The Politics and Economics of 'Fadama' Irrigation and Product Sales in the Tin Mining Areas of the Jos Plateau in Nigeria

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Date
2009
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Abstract
"This work discusses the transition in the politics and economics of irrigation farming in the Jos area of Plateau state, Nigeria. Examining the former and latter constructions of ownership, use, commerce and authority of land and products of obtained from it. The advent of commercial dry season farming called 'fadama' or 'lambu' in the Plateau area around the 1980's produced a new group of temporary migrants. Itinerant farmers from the far north, who took advantage of the deserted mining ponds in and around Jos, the capital of Plateau state in Central Nigeria. This development saw the periodical use by the mainly Hausa farmers from the far north, of land in the dry season, slowly building a community in consonance with a few settled Fulani. The Fulani's are generally known to be nomads, but in recent years, many have settled mainly in the outskirts of the metropolis or in villages all over the north. A new landlord-tenant relationship emerged, which saw the 'tenants' relating well with their hosts, the autochthonous 'land owners' who initially were quite oblivious of this new mode of irrigation, This relationship lasted until the 1990's when skirmishes and emerging interests of the autochthons groups brought conflict between the two groups."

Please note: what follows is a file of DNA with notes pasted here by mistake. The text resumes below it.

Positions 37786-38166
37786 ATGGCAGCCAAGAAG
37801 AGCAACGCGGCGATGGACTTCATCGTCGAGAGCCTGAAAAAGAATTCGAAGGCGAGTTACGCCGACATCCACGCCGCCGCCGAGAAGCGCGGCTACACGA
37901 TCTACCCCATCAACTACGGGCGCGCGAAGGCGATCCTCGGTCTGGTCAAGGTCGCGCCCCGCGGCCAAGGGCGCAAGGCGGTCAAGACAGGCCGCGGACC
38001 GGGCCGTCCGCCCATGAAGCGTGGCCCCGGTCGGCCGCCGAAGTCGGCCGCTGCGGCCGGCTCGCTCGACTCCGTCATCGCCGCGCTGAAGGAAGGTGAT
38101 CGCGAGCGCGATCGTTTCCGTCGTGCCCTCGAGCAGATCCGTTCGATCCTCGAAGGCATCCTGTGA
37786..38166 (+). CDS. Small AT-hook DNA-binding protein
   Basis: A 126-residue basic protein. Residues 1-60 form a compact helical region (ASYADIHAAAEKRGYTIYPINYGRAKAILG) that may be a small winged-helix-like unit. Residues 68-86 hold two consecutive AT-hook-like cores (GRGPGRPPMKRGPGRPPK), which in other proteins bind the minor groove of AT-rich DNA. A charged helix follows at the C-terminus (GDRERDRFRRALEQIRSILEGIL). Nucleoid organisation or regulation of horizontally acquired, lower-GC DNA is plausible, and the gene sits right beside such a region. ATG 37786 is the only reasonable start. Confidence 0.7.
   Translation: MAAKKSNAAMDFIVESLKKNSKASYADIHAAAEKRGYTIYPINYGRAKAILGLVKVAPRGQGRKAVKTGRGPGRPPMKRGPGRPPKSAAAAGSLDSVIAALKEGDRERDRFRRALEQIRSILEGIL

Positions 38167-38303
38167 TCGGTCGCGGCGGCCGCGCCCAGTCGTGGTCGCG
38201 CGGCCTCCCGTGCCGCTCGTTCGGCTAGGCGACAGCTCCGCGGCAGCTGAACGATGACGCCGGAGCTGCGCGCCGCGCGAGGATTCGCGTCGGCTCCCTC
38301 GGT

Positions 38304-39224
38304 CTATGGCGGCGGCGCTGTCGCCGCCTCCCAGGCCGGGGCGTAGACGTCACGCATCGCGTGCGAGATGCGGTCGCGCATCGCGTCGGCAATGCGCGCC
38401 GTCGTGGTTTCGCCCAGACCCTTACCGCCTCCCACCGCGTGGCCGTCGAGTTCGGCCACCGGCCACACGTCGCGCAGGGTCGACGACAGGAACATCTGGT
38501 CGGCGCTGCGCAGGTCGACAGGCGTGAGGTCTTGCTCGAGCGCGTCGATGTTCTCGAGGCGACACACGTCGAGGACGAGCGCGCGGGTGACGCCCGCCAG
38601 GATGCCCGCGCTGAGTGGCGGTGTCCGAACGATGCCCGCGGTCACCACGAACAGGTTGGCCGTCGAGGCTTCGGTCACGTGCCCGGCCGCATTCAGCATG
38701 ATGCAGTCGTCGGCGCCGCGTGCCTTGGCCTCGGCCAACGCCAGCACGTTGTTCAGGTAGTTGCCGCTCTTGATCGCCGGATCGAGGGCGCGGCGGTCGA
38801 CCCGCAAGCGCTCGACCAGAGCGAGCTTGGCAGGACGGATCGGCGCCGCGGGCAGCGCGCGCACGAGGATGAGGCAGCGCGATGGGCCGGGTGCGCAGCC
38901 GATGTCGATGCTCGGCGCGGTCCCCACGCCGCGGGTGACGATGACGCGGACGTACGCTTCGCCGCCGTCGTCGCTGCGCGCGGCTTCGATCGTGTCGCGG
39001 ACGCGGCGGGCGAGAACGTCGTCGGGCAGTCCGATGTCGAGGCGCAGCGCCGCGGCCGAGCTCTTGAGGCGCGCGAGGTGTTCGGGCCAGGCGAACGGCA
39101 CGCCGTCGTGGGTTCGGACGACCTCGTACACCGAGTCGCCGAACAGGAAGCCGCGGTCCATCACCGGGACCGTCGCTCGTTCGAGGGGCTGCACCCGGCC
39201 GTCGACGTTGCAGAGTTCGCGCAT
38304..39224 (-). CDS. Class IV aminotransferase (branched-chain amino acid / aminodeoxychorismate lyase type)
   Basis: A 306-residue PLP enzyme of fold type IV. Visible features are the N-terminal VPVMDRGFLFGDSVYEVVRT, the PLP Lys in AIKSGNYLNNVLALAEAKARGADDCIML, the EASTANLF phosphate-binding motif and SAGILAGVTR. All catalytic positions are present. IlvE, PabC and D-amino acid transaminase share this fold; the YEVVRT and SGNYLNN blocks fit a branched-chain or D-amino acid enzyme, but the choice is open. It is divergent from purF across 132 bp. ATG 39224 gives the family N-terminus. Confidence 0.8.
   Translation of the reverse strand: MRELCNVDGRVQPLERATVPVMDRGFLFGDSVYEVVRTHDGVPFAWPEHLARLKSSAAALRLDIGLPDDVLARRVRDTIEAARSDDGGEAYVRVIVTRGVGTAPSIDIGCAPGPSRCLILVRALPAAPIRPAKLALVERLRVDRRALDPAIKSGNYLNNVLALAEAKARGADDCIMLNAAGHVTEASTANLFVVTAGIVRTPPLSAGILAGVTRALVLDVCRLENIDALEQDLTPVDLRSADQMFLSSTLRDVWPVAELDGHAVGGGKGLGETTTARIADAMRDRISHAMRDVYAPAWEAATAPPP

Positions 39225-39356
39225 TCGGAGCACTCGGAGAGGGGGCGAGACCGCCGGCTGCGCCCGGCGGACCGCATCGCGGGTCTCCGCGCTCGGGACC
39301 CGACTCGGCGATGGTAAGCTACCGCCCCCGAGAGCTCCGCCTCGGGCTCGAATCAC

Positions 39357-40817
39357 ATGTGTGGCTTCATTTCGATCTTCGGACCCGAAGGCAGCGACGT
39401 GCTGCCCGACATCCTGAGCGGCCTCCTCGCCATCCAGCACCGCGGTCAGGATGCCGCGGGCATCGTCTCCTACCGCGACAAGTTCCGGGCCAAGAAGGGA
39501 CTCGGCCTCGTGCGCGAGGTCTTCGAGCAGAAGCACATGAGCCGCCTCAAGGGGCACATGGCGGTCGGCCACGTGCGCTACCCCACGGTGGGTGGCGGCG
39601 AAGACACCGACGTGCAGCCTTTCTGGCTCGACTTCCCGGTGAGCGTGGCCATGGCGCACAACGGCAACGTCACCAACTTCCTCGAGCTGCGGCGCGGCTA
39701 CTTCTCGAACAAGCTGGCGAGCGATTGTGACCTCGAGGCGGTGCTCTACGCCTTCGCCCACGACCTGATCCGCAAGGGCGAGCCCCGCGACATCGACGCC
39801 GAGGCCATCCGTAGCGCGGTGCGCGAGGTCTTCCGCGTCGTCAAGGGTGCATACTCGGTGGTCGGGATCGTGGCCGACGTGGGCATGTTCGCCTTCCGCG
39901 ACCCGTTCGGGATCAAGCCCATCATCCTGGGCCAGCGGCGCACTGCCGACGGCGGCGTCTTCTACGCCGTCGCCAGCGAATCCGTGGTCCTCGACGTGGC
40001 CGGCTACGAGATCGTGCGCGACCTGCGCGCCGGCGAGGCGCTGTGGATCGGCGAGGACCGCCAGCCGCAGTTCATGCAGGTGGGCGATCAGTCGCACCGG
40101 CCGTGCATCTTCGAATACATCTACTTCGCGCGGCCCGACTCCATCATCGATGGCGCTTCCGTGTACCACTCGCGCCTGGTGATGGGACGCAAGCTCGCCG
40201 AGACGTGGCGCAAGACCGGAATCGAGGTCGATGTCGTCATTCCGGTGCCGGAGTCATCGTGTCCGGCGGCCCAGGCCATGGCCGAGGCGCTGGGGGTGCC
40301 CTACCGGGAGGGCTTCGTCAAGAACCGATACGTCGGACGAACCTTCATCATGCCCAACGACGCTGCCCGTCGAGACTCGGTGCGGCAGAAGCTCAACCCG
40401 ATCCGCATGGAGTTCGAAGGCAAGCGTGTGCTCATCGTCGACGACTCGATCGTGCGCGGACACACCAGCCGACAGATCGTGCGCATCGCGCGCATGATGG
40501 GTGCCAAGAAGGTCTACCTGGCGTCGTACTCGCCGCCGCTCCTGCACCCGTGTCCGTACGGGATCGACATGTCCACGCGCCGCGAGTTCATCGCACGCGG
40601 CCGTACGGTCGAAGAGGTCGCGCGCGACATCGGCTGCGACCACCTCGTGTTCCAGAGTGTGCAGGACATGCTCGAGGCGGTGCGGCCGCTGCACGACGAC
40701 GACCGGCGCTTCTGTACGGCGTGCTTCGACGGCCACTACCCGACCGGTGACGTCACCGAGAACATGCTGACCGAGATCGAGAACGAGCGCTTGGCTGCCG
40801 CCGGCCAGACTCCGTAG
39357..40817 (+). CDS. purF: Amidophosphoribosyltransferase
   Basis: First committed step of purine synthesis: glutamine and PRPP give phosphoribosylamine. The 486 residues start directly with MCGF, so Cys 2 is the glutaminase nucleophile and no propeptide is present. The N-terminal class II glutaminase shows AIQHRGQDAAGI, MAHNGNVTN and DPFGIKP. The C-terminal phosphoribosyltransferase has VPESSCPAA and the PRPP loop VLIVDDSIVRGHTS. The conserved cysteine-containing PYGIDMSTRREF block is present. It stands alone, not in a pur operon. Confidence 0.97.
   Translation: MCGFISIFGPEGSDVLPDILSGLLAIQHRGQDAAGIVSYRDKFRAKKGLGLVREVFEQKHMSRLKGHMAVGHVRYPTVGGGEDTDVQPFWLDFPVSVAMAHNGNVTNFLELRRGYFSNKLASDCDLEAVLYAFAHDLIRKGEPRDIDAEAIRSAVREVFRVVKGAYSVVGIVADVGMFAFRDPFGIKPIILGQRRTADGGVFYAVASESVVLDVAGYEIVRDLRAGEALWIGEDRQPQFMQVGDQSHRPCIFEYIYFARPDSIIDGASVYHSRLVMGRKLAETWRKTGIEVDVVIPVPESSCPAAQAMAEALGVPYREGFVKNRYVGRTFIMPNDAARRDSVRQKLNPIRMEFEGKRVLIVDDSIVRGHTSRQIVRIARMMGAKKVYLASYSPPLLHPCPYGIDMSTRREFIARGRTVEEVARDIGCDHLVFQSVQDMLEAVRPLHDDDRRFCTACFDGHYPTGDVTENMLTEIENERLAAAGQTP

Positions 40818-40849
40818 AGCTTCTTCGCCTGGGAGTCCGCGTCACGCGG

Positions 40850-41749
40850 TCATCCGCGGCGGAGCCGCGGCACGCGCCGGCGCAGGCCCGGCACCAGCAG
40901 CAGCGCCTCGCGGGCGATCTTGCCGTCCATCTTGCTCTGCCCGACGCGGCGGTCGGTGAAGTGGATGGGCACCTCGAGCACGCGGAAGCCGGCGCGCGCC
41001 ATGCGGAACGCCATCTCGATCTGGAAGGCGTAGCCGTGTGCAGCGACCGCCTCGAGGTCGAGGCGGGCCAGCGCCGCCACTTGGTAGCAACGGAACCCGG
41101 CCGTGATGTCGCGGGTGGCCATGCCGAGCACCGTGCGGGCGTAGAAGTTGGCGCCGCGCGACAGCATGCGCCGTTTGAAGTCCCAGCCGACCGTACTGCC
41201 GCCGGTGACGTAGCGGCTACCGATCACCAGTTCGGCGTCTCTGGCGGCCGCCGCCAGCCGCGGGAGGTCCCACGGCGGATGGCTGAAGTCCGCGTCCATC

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irrigation, mining, agriculture, farm policy, conflict
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